Jamie Heaton gas blast death: 'Jail term will not bring him back'
- 19 February 2013
- From the section Manchester
After toddler Jamie Heaton was killed in a gas blast that destroyed most of a Greater Manchester street, his parents had to wait nearly three months for answers - as the neighbour who eventually admitted causing it lay in a coma.
"Not knowing who was to blame - if anybody - I really struggled with it, it was such a hard time," father Kenny Heaton said.
But even after Andrew Partington finally pleaded guilty to manslaughter and criminal damage estimated at more than £1m in last June's explosion, things did not get any easier for the family.
Mr Heaton said: "I was hoping it would give me some closure, that I had somebody to blame, but it doesn't change anything."
'Would be frightened'
Partington was sentenced at Manchester Crown Court earlier to 10 years in prison.
Before the judge jailed Partington, Jamie's mother Michelle Heaton said: "Whatever sentence he gets it won't bring Jamie back."
The two-year-old was watching TV in the living room of their home in Buckley Street, Shaw, on 26 June, when the house collapsed around him.
Mrs Heaton, who was hanging out washing, described desperately trying to get back inside to reach Jamie.
"The door was jammed and I couldn't get in. I saw the house next door had disappeared and I just thought I had to get to him because of the loud bang, I knew he would be frightened."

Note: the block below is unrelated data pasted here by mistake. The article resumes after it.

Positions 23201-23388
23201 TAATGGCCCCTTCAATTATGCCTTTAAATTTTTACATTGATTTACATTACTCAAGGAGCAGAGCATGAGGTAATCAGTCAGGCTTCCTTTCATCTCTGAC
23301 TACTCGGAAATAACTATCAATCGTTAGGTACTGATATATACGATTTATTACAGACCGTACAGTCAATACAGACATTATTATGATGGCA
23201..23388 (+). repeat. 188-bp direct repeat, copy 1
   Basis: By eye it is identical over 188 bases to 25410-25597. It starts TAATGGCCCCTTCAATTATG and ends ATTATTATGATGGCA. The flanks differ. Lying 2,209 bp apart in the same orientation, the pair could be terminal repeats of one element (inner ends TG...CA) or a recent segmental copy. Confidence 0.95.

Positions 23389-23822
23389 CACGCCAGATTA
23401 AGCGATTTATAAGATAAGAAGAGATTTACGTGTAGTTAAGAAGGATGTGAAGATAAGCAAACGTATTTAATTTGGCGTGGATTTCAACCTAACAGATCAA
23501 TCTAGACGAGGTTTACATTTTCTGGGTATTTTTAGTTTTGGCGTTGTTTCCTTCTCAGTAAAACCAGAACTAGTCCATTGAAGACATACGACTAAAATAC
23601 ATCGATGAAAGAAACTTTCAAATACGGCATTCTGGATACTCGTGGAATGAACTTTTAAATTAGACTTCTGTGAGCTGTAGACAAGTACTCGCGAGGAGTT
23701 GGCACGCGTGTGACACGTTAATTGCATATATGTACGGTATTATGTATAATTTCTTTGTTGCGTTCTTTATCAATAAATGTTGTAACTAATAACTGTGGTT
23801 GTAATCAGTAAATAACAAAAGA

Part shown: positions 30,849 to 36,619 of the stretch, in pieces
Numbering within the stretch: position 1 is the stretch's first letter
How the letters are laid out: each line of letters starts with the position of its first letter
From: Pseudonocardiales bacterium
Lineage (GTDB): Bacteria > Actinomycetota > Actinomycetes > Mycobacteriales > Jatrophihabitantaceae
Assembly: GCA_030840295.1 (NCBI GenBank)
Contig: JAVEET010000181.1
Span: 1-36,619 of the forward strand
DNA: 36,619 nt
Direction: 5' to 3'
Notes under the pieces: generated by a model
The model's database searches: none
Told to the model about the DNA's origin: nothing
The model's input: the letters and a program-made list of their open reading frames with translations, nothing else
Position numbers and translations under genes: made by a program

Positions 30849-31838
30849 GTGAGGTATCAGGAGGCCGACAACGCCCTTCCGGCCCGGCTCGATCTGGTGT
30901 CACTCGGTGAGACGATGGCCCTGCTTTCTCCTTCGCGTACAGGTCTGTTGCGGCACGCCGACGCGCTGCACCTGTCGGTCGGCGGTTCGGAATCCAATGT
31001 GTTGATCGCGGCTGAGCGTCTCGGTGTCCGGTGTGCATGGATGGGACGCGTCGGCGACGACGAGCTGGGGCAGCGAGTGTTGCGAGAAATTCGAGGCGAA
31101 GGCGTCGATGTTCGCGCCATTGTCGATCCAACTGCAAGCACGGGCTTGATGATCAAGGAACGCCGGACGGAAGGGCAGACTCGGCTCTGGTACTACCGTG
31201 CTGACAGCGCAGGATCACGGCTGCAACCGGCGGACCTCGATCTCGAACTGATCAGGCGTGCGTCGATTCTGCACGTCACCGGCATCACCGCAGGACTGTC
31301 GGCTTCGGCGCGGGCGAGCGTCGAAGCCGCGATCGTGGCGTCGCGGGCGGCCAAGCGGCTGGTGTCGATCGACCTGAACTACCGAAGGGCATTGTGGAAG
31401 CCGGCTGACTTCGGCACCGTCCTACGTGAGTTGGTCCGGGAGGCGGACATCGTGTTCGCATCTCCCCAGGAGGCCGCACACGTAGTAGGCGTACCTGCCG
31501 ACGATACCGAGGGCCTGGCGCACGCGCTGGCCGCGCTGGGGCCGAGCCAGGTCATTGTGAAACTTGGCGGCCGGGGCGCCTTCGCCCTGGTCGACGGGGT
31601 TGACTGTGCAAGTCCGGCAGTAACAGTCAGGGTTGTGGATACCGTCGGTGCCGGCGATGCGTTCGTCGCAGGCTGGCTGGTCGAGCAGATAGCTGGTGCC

Initially Mrs Heaton said she felt guilty she hadn't been in the house with Jamie.
"Since I've thought about it, it happened that quick I wouldn't have been able to do anything anyway so I don't feel guilty anymore. I wish I'd taken him with me.
"I was hopeful it was an accident and not a deliberate act," Mrs Heaton added.
After Partington, a father of six who suffered 40% burns and a broken back in the blast, admitted causing the explosion the family tried to make something good come from the tragedy.
"We're trying to stay positive," Mr Heaton said. "We're just trying to focus on the other things in life - our two other children and the charity set up in Jamie's memory."
The Jamie's Something Special Memorial Fund was set up four months after the boy's death.
Fundraising events are being planned throughout the close-knit community in an attempt to raise £50,000 to improve Bullcote Park in Heyside - the local park where Jamie took his first steps - in tribute to the youngster.
The family have already planted a tree and daffodils there in his memory.